Cognitive behavioral therapy recognizes nine common and self-defeating errors in our thinking patterns. Do you make any of them?
In the first essay in this series, we examined five of those common errors in our patterns of thinking: binocular vision; black-and-white thinking; wearing dark or rose-colored glasses; fortune telling; and “making it personal.” Of course, all of us think in these restricted ways sometimes—that’s an inevitable part of being human—but the problem becomes a critical one when we sink into these modes of thinking most of the time. When that happens, our own minds and the way they process information can become our worst enemies.
So how do we combat these thinking errors? The first step involves simply recognizing them. If we can identify and name a certain kind of self-defeating thinking, then we can begin to move past it.
With that in mind, here are the final four thinking errors we’re all prone to:
Ask yourself: do I make general conclusions based only on one specific action or event? If I see someone being unkind, for example, do I conclude that they’re a fundamentally unkind person? Overgeneralizing defeats us because it draws conclusions based on insufficient evidence. It also reminds us that we never have enough information to know or understand the whole story. The Baha’i teachings advise us to independently investigate the truth, and reach our conclusions based only a fair-minded assessment:
Examine then and judge aright that which We shall reveal unto thee, that haply thou mayest be accounted in the sight of God amongst those who are fair-minded in these matters. – Baha’u’llah, Gems of Divine Mysteries, p. 74.
Discover for yourselves the reality of things, and strive to assimilate the methods by which noble-mindedness and glory are attained among the nations and people of the world. No man should follow blindly his ancestors and forefathers. Nay, each must see with his own eyes, hear with his own ears and investigate independently in order that he may find the truth. – Abdu’l-Baha, Divine Philosophy, p. 24.
Do I put simple, unfair, and negative labels on people or things that are really more complicated than the label suggests? Labeling, like stereotyping, divides people. When we label others, we put them into a category that rarely fits. Instead, the Baha’i teachings recommend, we should refrain from labeling or judging others, and even from labeling ourselves:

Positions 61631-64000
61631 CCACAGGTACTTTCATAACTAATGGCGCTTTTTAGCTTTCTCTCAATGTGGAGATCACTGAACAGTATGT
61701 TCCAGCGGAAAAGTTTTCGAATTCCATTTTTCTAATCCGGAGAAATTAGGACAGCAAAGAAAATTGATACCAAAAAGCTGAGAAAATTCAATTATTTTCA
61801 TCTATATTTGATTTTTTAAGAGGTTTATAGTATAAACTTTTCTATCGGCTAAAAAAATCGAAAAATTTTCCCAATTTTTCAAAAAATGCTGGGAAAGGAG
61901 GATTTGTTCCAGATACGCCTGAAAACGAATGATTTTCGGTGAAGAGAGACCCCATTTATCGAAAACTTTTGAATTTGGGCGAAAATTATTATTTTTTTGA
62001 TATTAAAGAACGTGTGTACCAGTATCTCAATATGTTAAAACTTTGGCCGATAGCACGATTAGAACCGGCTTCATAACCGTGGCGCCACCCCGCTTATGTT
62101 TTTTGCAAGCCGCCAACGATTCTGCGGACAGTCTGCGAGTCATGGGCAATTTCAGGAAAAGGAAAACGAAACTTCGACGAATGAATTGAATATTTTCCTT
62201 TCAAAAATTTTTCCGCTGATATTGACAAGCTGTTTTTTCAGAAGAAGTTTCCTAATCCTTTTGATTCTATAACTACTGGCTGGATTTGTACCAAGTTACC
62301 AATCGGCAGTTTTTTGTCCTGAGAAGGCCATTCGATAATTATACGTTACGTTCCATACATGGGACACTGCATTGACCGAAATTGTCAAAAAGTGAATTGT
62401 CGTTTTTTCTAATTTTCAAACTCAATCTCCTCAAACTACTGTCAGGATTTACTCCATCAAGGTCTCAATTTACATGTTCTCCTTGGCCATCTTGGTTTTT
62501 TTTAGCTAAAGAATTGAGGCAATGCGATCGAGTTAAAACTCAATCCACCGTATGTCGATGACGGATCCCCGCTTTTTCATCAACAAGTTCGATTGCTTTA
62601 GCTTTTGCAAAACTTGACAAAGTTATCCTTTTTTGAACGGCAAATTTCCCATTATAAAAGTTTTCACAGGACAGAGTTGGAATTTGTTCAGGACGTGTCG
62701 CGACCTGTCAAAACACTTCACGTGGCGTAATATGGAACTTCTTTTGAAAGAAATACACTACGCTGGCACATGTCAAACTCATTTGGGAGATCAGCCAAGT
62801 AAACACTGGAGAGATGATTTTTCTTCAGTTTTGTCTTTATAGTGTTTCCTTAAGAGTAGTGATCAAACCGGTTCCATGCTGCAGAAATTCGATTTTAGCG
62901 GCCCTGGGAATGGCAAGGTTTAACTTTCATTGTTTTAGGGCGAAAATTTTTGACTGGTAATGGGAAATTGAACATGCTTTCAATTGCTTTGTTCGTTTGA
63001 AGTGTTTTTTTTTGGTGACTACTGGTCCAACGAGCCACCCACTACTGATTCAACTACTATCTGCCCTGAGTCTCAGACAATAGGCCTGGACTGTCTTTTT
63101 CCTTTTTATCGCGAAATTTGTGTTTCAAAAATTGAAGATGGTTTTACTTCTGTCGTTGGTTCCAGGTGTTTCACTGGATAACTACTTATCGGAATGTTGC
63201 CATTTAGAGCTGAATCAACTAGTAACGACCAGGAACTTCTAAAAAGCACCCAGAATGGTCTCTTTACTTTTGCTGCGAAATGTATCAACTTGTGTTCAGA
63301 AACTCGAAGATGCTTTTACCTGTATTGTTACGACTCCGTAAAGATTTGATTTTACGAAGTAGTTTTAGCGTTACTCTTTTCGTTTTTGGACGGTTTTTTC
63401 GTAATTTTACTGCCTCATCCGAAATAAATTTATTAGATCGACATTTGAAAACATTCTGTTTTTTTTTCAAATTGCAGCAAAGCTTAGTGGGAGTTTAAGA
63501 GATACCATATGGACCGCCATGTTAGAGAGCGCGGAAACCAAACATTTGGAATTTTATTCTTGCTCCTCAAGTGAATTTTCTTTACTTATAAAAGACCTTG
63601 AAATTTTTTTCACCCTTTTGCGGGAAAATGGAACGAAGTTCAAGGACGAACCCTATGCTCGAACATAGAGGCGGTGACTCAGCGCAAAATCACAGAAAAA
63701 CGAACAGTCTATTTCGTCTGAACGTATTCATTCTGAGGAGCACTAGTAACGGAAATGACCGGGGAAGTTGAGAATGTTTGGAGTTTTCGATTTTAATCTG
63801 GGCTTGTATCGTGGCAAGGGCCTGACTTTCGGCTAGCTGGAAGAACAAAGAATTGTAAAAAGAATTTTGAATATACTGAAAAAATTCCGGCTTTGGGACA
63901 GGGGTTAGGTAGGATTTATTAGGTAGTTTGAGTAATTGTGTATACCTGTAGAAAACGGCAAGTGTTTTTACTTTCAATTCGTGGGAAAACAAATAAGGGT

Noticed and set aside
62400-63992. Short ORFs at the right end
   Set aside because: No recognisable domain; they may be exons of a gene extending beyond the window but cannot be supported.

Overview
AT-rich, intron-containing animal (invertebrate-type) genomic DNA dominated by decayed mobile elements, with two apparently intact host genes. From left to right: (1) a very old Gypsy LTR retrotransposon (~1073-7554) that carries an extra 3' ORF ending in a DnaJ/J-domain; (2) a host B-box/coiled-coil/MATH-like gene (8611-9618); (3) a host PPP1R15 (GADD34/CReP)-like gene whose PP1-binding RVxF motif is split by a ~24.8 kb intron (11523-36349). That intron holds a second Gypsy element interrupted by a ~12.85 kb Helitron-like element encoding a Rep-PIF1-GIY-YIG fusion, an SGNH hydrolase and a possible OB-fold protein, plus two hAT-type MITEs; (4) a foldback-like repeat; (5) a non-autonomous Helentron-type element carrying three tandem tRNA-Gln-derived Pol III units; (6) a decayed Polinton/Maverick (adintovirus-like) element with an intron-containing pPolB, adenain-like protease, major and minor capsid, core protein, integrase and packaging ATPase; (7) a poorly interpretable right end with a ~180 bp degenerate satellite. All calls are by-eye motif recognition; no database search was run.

We must look upon our enemies with a sin-covering eye and act with justice when confronted with any injustice whatsoever, forgive all, consider the whole of humanity as our own family, the whole earth as our own country, be sympathetic with all suffering, nurse the sick, offer a shelter to the exiled, help the poor and those in need, dress all wounds and share the happiness of each one. Be compassionate, so that your actions will shine like unto the light streaming forth from the lamp … If we see a man acting after this manner we can say of him: “Verily, he is a reflector of servitude!” We cannot conceive of a star without light, a tree without seed. If we claim to be followers of light we must diffuse the light through our actions. To label ourselves will not be sufficient. – Abdu’l-Baha, Divine Philosophy, pp. 41-42.
3. Discounting the Positive
Do I discount positive things or thoughts by telling myself they don’t really matter? Can I accept a compliment from another person without thinking it isn’t really so? Do I twist good situations into things that are bad? Since our thoughts determine our reality, the Baha’i writings say, we should do everything we can to see the positive in others and in ourselves:
If you desire with all your heart, friendship with every race on earth, your thought, spiritual and positive, will spread; it will become the desire of others, growing stronger and stronger, until it reaches the minds of all men. – Abdu’l-Baha, Paris Talks, p. 7.
4. Beating Up on Myself or Others
Do I insist or demand that things should or even must be done in a certain way? Am I unkind to myself, discounting my own good motives and beating up on myself when I fail? The Baha’i teachings remind us that our positive, flexible thinking can carry us to great heights—but that beating up on ourselves or others can sink us into clinical depression and other maladies. With practice, though, negative neural pathways can atrophy from disuse, and new ones—healthier, more realistic and more positive—can take over:
I charge you all that each one of you concentrate all the thoughts of your heart on love and unity. When a thought of war comes, oppose it by a stronger thought of peace. A thought of hatred must be destroyed by a more powerful thought of love. Thoughts of war bring destruction to all harmony, well-being, restfulness and content. Thoughts of love are constructive of brotherhood, peace, friendship, and happiness. – Ibid., p. 7.
From all the points above, it’s clear that just like a song we can’t get out of our head, negative or destructive types of thinking can become ingrained. Yet conscious efforts to implant, grow, and reinforce positive thoughts can cause negative, limited thoughts to diminish and gradually lose their power over our thinking.